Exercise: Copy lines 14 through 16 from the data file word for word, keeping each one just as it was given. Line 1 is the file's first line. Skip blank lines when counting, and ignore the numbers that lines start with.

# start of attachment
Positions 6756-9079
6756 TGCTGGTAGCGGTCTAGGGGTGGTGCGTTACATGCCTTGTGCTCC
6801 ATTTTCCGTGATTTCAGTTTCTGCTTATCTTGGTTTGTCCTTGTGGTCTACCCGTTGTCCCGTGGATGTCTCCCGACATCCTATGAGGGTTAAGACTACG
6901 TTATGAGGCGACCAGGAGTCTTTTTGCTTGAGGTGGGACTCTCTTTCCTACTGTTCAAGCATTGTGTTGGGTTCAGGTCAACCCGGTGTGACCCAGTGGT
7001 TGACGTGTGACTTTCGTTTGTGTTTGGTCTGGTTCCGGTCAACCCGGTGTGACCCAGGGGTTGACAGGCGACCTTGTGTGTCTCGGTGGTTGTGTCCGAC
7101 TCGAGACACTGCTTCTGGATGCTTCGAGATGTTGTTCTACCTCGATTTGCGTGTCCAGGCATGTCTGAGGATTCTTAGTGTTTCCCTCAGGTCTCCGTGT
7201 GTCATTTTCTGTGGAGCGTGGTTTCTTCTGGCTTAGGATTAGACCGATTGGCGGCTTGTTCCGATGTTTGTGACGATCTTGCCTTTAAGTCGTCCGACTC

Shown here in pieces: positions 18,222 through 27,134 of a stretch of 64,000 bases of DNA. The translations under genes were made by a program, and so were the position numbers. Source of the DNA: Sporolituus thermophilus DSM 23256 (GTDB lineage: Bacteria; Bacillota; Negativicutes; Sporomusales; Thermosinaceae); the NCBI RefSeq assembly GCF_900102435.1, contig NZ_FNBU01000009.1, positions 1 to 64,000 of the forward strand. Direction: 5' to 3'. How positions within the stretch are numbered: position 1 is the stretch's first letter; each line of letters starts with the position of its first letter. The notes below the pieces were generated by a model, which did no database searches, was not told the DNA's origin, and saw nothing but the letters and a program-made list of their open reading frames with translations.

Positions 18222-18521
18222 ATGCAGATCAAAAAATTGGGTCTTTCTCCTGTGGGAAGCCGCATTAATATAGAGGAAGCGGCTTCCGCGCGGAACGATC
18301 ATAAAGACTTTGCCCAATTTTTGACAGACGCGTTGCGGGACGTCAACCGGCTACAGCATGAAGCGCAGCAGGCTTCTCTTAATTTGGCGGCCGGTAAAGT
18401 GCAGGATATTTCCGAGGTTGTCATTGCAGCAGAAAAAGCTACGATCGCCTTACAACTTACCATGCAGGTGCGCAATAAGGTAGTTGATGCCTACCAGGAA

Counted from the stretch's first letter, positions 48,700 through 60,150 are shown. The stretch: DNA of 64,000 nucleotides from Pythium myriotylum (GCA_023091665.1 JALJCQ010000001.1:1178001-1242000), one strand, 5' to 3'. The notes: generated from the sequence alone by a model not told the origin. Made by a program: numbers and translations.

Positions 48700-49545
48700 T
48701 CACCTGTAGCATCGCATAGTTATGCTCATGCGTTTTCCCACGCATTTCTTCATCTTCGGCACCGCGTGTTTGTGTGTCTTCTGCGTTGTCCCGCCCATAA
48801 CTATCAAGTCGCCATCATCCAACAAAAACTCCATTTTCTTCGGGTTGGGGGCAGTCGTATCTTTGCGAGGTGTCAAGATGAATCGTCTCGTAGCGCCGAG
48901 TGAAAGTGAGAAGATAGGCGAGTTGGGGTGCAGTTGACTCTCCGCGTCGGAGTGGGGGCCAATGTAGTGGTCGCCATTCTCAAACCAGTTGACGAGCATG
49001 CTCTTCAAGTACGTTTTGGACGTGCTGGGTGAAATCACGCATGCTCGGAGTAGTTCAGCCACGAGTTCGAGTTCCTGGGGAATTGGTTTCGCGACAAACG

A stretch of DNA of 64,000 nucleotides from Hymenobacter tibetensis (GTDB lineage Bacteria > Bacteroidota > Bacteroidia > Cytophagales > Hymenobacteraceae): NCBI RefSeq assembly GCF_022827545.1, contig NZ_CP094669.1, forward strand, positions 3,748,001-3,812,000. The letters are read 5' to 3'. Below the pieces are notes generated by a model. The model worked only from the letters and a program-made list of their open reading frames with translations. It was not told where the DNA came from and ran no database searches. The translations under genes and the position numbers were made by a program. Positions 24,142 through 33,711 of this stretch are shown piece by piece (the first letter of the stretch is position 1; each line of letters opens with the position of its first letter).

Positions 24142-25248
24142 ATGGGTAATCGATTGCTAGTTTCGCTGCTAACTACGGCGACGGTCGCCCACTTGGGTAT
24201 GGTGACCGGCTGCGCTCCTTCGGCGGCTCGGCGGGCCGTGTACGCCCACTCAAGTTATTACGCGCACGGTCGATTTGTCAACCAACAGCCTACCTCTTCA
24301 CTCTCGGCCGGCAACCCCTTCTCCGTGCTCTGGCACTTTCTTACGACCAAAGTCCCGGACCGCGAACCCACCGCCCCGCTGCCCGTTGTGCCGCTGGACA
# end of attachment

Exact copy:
Positions 48700-49545
48700 T
48701 CACCTGTAGCATCGCATAGTTATGCTCATGCGTTTTCCCACGCATTTCTTCATCTTCGGCACCGCGTGTTTGTGTGTCTTCTGCGTTGTCCCGCCCATAA